Schools will figure out a lot over the coming months: how students are guided through the system and what role technology will play in those changes. How higher education will build a model that grows enrollment numbers while providing an experience that builds a positive reputation.
The past few months have emphasized the value of collaboration tools that bring teachers and students together from remote locations. When campuses reopen, teachers may lead classes from the classroom while students are remote, they may gather together in the same classroom while practicing social distancing, and they may broadcast instruction to other classrooms. That means they’ll need the technology and guidance to safely conduct and participate in classes while providing a high-quality experience.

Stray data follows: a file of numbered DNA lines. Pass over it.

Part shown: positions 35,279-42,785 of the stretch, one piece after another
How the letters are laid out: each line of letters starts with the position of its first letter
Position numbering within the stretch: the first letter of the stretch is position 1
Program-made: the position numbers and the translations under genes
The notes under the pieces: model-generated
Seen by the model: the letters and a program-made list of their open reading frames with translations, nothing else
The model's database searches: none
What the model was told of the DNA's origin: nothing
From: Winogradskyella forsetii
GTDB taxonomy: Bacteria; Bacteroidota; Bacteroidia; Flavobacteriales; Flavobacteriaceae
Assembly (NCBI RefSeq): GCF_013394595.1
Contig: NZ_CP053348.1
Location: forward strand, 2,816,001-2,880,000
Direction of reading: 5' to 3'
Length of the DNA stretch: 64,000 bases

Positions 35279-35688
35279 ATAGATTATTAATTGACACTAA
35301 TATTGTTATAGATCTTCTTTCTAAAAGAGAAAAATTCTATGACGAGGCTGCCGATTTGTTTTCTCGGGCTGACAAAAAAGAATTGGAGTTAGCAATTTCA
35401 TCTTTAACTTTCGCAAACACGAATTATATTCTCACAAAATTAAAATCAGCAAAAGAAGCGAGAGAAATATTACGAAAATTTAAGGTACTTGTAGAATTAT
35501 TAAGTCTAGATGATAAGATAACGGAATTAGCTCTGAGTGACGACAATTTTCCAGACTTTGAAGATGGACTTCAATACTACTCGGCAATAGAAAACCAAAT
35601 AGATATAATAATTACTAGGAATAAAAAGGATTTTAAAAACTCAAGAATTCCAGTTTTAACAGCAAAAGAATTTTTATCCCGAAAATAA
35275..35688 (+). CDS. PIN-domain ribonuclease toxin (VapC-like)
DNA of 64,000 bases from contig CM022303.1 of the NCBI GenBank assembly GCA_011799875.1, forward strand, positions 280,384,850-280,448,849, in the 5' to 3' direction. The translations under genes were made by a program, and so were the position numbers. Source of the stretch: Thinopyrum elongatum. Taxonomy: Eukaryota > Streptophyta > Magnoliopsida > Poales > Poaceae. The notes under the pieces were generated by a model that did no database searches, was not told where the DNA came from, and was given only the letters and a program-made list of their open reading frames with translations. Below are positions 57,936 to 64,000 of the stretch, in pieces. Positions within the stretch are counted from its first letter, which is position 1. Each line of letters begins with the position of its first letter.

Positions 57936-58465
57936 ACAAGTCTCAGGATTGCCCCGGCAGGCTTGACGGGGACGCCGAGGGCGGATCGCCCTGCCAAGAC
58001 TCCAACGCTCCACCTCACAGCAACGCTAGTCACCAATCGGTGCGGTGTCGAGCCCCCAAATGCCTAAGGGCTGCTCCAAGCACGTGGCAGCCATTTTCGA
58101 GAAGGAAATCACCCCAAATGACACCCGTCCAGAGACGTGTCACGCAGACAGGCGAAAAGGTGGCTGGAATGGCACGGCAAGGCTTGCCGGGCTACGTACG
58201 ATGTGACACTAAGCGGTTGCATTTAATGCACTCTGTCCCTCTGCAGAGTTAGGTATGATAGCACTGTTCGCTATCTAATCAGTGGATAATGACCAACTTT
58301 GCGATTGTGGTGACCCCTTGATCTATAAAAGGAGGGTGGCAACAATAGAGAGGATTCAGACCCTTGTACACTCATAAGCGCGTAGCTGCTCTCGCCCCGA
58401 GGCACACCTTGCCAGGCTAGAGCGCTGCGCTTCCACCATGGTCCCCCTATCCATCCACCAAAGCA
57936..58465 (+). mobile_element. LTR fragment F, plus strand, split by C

The new normal on campus will be influenced by technology solutions and practices that include:
Video collaboration: Remote learning — whether it’s from home or a separate location on campus — requires a high-quality, engaging experience for students and instructors. For university staff to productively and efficiently work from home and on site, they need reliable, simple-to-use collaboration solutions that integrate with their school’s network and applications. Here are some areas to consider as you incorporate video collaboration into the teaching and administrative processes:
- Look at which courses can be taught online. Some schools are already experimenting with online learning.
- Use unified communications tools that support active learning and engage students in the material.